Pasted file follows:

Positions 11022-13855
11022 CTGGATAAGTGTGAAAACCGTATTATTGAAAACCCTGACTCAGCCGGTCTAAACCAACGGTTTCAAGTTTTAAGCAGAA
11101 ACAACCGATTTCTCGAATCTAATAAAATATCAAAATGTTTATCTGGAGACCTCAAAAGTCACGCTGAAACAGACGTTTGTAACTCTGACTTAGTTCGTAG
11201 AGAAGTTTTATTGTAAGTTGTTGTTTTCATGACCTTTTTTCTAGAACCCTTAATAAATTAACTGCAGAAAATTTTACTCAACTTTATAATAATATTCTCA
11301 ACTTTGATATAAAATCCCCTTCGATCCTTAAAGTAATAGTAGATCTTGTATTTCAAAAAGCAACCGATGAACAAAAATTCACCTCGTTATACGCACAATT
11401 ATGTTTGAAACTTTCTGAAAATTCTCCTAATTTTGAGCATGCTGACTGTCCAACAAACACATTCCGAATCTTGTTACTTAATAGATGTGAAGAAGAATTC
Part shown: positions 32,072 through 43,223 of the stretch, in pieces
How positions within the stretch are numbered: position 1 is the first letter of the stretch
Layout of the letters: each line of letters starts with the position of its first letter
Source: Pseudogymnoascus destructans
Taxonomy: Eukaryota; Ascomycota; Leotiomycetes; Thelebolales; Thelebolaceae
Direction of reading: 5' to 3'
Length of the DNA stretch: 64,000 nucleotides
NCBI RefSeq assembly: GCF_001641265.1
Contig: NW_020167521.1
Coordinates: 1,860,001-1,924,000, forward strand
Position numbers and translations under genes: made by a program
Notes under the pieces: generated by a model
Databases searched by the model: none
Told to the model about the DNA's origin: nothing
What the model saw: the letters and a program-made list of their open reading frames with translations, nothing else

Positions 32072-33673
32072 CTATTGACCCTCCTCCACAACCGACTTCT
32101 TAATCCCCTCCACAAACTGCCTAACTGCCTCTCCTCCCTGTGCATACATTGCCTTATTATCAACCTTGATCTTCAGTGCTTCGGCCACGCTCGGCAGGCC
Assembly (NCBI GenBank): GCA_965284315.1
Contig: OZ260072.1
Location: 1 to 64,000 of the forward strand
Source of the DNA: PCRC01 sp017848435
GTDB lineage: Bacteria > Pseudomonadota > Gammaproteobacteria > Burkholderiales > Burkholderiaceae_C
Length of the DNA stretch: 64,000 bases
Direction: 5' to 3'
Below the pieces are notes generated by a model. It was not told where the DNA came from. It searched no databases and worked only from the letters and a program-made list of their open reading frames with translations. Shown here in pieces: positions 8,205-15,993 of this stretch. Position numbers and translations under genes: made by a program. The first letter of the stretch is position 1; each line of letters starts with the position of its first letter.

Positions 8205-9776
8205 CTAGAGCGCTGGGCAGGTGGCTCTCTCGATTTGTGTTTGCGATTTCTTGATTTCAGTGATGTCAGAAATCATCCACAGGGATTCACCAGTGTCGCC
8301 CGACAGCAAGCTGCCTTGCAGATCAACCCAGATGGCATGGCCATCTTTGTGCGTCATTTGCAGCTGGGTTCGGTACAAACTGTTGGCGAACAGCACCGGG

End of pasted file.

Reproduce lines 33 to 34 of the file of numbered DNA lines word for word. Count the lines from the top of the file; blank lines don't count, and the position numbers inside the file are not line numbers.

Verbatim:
Positions 8205-9776
8205 CTAGAGCGCTGGGCAGGTGGCTCTCTCGATTTGTGTTTGCGATTTCTTGATTTCAGTGATGTCAGAAATCATCCACAGGGATTCACCAGTGTCGCC